FINRA’s role in help­ing in­vestors.

The News-Times (Sunday) - - Sunday Business - JULIE JA­SON Julie Ja­son, JD, LLM, a per­sonal money man­ager ( Jack­son, Grant of Stam­ford) and au­thor, wel­comes your ques­tions/com­ments (read­ers@julie­ja­ Her awards in­clude the 2018 Clar­ion Award, sym­bol­iz­ing ex­cel­lence in clear, con­cise com­mu­ni­cati

It’s great to have an on­line bro­ker­age ac­count. But what hap­pens if you need to reach a live per­son to help you with a prob­lem? And let’s say it’s a day like this past Thurs­day, with lots of ac­tion in the stock mar­ket. As re­ported by Lu Wang of Bloomberg, sell orders briefly hit the high­est level since a “liq­uid­ity-driven sell­off in May 2010.”

You call your bro­ker­age firm and are put on hold. That can be frus­trat­ing, but per­haps un­der­stand­able.

What about a dif­fer­ent type of frus­tra­tion? A reader from Con­necti­cut emailed me about the con­ver­sion of a tra­di­tional IRA to a Roth. A tra­di­tional IRA is taxde­ferred. A Roth IRA is tax-free. But to move from one to the other, in­come taxes will be trig­gered in most sit­u­a­tions.

The reader, whom I’ll call Tim, wrote:

“In May 2017, I con­verted sub­stan­tial se­cu­ri­ties, and (the in­sti­tu­tion) is­sued er­ro­neous 5498 and 1099-R tax state­ments. They fol­lowed with er­ro­neous fi­nan­cial state­ments. Af­ter six months of ar­gu­ments back and forth, (the in­sti­tu­tion) fi­nally is­sued cor­rected 5498 and 1099-R tax state­ments in April 2018 (the cor­rect­ing may have been mo­ti­vated by my seek­ing help from FINRA, who called the (in­sti­tu­tion’s) op­er­a­tional per­son I had been ar­gu­ing with).”

Prob­lem solved — how­ever, only af­ter a long and ar­du­ous process, and only af­ter reg­u­la­tors came to the res­cue. FINRA (the Fi­nan­cial In­dus­try Reg­u­la­tory Author­ity) reg­u­lates the bro­ker­age in­dus­try.

But, then a new prob­lem arose.

“Af­ter fil­ing for a tax ex­ten­sion, I re­quested and (the in­sti­tu­tion) de­clines, even re­fuses to cor­rect/is­sue new cor­re­spond­ing fi­nan­cial state­ments, which would back up my tax records.”

Tim asked: “What al­ter­na­tives/re­course do I have to (get) cor­rected fi­nan­cial state­ments?”

While Tim did not pro­vide me with the de­tails of the in­ac­cu­ra­cies, cus­tomers of bro­ker­age firms can and should ex­pect ac­cu­rate state­ments. That’s ba­sic.

With that sort of prob­lem to solve, I would ad­vise reach­ing out to le­gal and com­pli­ance of­fi­cers at the bro­ker­age firm. If that doesn’t work (it should), you go as far as fil­ing a com­plaint with FINRA’s In­vestor Com­plaint Cen­ter.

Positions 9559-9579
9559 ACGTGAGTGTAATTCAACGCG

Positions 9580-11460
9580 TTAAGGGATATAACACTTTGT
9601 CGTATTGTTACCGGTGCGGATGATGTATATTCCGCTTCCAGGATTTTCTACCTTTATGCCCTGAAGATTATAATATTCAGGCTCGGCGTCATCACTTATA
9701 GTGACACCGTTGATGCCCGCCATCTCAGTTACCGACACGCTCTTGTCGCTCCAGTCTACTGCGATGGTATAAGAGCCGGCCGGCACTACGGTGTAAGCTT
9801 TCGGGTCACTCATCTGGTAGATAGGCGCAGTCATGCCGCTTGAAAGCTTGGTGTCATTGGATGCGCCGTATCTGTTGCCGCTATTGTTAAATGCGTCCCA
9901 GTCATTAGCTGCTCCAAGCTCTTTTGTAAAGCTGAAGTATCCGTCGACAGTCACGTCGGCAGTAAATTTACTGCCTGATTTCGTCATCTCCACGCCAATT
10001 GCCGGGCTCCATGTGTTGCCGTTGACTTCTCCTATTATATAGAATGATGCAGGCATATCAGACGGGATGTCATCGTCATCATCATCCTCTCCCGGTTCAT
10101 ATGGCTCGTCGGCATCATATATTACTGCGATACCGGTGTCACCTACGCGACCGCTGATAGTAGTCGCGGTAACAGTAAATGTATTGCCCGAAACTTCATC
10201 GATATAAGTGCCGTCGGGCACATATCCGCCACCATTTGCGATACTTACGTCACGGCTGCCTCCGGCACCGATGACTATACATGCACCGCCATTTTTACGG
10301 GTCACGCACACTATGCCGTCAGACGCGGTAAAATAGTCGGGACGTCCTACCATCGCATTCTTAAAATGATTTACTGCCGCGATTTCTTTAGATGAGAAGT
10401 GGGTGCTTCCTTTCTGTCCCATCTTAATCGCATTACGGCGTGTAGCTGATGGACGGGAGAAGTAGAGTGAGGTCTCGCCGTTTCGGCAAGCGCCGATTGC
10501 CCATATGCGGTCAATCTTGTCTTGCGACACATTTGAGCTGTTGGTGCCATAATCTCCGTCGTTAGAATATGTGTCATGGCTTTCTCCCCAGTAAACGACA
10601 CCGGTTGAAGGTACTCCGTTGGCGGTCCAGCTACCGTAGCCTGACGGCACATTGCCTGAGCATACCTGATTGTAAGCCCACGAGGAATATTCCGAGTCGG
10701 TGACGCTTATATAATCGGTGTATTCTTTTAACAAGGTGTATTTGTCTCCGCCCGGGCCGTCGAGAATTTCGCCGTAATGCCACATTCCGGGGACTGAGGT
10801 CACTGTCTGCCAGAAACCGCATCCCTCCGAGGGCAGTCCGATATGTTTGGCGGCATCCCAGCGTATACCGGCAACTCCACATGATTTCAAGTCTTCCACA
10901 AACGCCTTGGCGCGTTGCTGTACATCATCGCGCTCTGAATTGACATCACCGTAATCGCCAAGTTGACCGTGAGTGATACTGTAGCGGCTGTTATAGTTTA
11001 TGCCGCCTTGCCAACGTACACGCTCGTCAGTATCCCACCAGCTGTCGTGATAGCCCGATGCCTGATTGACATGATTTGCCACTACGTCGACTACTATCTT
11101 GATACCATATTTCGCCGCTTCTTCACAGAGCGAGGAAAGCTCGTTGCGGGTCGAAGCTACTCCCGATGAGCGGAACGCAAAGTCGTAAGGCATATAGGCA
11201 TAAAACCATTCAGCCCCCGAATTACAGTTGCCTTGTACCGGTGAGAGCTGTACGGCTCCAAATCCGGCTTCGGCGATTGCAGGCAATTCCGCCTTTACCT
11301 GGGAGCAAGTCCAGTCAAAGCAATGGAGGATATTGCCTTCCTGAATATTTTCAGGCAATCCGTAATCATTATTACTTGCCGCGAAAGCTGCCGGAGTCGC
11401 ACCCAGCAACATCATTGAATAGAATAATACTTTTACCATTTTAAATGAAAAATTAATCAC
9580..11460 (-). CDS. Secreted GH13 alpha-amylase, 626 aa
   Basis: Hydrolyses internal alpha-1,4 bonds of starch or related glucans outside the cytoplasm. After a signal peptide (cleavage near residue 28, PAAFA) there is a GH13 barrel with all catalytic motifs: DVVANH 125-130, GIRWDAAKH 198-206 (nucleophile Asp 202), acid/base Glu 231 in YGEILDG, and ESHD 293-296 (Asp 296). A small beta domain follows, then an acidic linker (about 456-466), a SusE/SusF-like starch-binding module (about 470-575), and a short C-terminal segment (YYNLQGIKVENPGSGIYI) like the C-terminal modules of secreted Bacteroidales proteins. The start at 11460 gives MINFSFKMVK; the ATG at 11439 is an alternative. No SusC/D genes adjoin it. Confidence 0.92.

But, be­fore con­sid­er­ing a writ­ten com­plaint, be sure to read “In­vestor Com­plaint Pro­gram: What to Do When Prob­lems Arise,” which you can down­load at file/in­vestor-com­plaint­cen­ter-brochure. (If you send me an email, I will for­ward it to you.)

Also read­vestors/in­vestor-com­plaint­cen­ter, where you will find out about the types of prob­lems han­dled by FINRA ver­sus other reg­u­la­tors.

You can also reach out to FINRA for as­sis­tance. I spoke with FINRA spokesper­son, An­gelita Wil­liams, to re­view the best way to do that.

Any­one of any age can call FINRA’s Se­cu­ri­ties Helpline for Se­niors at 844574-3577 (Mon­day to Fri­day, 9 a.m-5 p.m. ET) for help. Wil­liams noted that: “FINRA call cen­ter staff are spe­cially trained to an­swer ques­tions rang­ing from the sim­ple to the more com­plex to help in­vestors make in­formed de­ci­sions.”

Again, there are no age lim­its. And there is only one man­date: to help peo­ple solve prob­lems.

A sec­ond op­tion is the FINRA In­vestor Com­plaint Cen­ter (240-386-4357). There you can get im­me­di­ate as­sis­tance and for guid­ance re­gard­ing the com­plaint process, ac­cord­ing to Wil­liams.

Luck­ily, frus­tra­tions and prob­lems are not ev­ery­day oc­cur­rences. When they hap­pen, it’s good to know there are re­sources that can help.

We’ll talk about this topic in fu­ture columns, as well as what to do if you can­not get res­o­lu­tion of a prob­lem. If you have a story that you’d like to share with read­ers of this col­umn, write to me at read­ers@julie­ja­ Please in­clude your city and state.

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